A: Buddha's first fact of life, clearly expounded in the Four Noble Truths, is that life is difficult because of our clinging, craving, attachment, and resistance. These four terms are all pretty much synonymous, in terms of being the root cause of suffering. The desire for enlightenment, therefore, can become another ambition that, like all ego-based ambitions, can get in our way on the spiritual path. Spiritual materialism, where egotism and self-centeredness masquerade in spiritual garb--like a wolf in sheep's clothing--can be an obstacle, just like more ordinary forms of materialism. And spiritual ambitions can sometimes hinder our development.
|The desire for enlightenment can become another ambition that, like all ego-based ambitions, can get in our way on the spiritual path.|
To find more peace of mind, Buddhists all over the world work to cultivate nonattachment, unselfishness, gentleness, and equanimity in both formal meditative practice and daily life. Through the cultivation of mindfulness--paying careful attention to our moment-to-moment experience--we learn to let go more and let be. We train ourselves to simply be aware, rather than always give in to our judgmental and reactive habits. Through this inner training, combined with ethical self-discipline and restraint, we gradually let go of desire (attachment) and aversion (anger and hatred).
This, in turn, can free us from the incessant pattern of pushing away what we don't want and pulling towards us what we want, and slowly erodes our propensity for selfishness and materialism. We become keenly aware of how the law of karmic causation works--how our actions, words, and thoughts produce observable results. This realization helps us become masters rather than victims of circumstances and conditions, leading to greater freedom and autonomy.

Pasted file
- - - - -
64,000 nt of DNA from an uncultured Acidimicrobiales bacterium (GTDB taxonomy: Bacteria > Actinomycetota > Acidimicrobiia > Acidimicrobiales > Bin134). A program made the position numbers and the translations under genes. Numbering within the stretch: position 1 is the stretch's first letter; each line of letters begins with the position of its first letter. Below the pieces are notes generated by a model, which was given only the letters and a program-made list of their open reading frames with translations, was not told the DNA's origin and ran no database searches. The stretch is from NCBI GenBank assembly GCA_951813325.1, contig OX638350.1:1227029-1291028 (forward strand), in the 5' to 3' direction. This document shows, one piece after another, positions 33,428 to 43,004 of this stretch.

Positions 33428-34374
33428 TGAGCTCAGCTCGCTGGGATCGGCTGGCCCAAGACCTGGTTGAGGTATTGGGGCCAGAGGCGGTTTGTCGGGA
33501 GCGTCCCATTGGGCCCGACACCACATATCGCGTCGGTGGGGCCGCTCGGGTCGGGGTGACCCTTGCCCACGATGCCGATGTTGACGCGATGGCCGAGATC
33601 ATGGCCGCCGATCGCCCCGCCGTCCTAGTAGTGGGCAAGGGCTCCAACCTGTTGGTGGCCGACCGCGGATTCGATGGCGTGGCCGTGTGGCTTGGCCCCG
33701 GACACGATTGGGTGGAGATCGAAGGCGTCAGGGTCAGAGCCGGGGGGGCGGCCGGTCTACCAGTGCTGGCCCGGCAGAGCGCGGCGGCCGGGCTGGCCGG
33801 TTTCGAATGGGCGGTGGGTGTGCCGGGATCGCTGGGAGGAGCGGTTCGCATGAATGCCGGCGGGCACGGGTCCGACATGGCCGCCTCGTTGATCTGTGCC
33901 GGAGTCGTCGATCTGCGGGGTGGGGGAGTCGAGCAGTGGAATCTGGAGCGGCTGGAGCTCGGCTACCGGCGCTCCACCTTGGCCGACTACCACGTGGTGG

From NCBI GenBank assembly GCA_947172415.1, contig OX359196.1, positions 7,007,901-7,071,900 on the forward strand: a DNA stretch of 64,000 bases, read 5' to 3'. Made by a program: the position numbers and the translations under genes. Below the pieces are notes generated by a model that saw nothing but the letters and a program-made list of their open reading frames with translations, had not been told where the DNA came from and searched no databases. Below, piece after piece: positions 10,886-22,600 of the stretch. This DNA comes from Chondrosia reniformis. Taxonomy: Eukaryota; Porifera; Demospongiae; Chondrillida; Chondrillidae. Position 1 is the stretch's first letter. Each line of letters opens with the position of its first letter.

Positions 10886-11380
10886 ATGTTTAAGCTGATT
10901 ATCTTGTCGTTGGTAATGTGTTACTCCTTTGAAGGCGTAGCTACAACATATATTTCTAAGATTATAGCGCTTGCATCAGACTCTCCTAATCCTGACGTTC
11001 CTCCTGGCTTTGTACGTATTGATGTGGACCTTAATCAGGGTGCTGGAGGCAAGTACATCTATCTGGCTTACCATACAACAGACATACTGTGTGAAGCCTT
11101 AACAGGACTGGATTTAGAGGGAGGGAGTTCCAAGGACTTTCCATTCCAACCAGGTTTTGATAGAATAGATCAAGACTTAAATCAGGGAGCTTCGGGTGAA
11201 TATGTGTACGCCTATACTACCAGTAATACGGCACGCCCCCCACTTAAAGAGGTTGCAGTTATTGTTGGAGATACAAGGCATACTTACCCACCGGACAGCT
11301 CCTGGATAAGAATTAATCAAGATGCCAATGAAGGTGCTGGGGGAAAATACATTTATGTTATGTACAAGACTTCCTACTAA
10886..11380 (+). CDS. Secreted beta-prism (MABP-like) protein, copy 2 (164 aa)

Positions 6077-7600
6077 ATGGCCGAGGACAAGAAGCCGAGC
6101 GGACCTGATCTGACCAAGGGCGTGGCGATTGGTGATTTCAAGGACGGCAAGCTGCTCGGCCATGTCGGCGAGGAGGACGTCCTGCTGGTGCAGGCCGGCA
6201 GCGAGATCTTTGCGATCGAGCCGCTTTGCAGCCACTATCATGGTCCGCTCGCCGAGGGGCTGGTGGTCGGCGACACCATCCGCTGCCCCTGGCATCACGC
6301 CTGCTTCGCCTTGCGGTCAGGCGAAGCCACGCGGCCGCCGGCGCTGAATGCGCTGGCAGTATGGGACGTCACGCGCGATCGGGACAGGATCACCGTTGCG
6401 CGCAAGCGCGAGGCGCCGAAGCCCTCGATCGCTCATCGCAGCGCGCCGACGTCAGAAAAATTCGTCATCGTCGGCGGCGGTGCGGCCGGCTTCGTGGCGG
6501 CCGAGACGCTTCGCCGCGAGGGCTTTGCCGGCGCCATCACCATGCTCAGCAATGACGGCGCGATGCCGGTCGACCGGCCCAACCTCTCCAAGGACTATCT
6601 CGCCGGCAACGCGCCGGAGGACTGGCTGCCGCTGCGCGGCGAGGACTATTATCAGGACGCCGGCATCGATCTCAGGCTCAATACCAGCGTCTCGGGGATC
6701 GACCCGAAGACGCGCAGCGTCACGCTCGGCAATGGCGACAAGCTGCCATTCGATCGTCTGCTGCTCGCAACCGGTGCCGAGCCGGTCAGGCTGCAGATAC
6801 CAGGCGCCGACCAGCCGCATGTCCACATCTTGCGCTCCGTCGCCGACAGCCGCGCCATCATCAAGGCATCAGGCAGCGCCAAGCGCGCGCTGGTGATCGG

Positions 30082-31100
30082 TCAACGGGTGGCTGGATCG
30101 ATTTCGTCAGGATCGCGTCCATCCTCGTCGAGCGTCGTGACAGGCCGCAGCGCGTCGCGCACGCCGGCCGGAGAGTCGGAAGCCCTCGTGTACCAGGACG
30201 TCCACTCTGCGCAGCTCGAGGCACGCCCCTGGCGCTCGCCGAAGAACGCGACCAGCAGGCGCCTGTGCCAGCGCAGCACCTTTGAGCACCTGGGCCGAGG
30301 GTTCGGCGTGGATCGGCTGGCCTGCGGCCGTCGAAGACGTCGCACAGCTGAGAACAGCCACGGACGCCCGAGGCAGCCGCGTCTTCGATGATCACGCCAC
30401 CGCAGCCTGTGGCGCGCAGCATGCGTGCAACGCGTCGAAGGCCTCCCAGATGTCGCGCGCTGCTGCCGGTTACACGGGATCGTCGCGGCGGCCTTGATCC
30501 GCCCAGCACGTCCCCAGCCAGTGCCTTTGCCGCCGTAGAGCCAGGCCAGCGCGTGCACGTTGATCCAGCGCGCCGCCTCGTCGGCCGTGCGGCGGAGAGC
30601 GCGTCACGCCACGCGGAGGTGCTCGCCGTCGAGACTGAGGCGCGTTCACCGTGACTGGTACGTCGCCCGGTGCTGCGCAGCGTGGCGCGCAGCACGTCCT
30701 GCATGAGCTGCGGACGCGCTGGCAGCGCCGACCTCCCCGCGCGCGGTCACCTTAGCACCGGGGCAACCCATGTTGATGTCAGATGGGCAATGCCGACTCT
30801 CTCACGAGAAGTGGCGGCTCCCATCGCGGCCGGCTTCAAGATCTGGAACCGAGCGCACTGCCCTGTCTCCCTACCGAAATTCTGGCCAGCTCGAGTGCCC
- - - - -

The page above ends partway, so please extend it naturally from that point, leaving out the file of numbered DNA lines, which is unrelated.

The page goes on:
But we should not paralyze ourselves and obstruct our spiritual quest by prematurely cutting off all spiritual ambitions and aspirations just because they seem, on the surface, to be like desires. There are already enough obstacles and hindrances in our way, without creating any more for ourselves! Careful discernment is called for here, so that we can discriminate more wisely between ordinary desires and achievement-oriented attachment and striving, on one hand, and authentic spiritual aspiration on the other.
Genuine aspiration for enlightenment is simply a higher form of desire, and a very useful one, which should be cultivated and further developed. In fact, one of the Dalai Lama's favorite prayers is this short four-liner:
"May the precious aspiration for enlightenment (bodhicitta)
arise where it has not yet arisen;
and where it has arisen, may it flourish
and develop more and more."
This is something we chant every day as part of meditation practice.
It is true that in the final stages of the path of enlightenment, the desire for realization is recognized as a pair of golden handcuffs. Handcuffs which, like any other kind of manacle, must be shed if one is to complete the spiritual quest. But until the penultimate stage of the path, the aspiration for enlightenment (Tibetan Buddhists call it bodhicitta; Zen Buddhists call it "the Way-seeking mind") is a vital force propelling us along the path. To suppress the desire for enlightenment too soon is like ending a journey before arriving, in the mistaken notion that you have already arrived; spiritual progress remains to be accomplished.
Enlightenment is not exactly what we think it is. Nirvana is beyond the mind and concepts. We need not think about it too much right now. The journey of a thousand miles is made step by step. So let's just keep our eyes peeled, follow the Path, use the road maps provided by the masters and sages, stick with our fellow sojourners, do our spiritual practice continuously, and have a safe trip. Then I pray that we shall all together complete the spiritual journey. In fact, I'm sure we shall.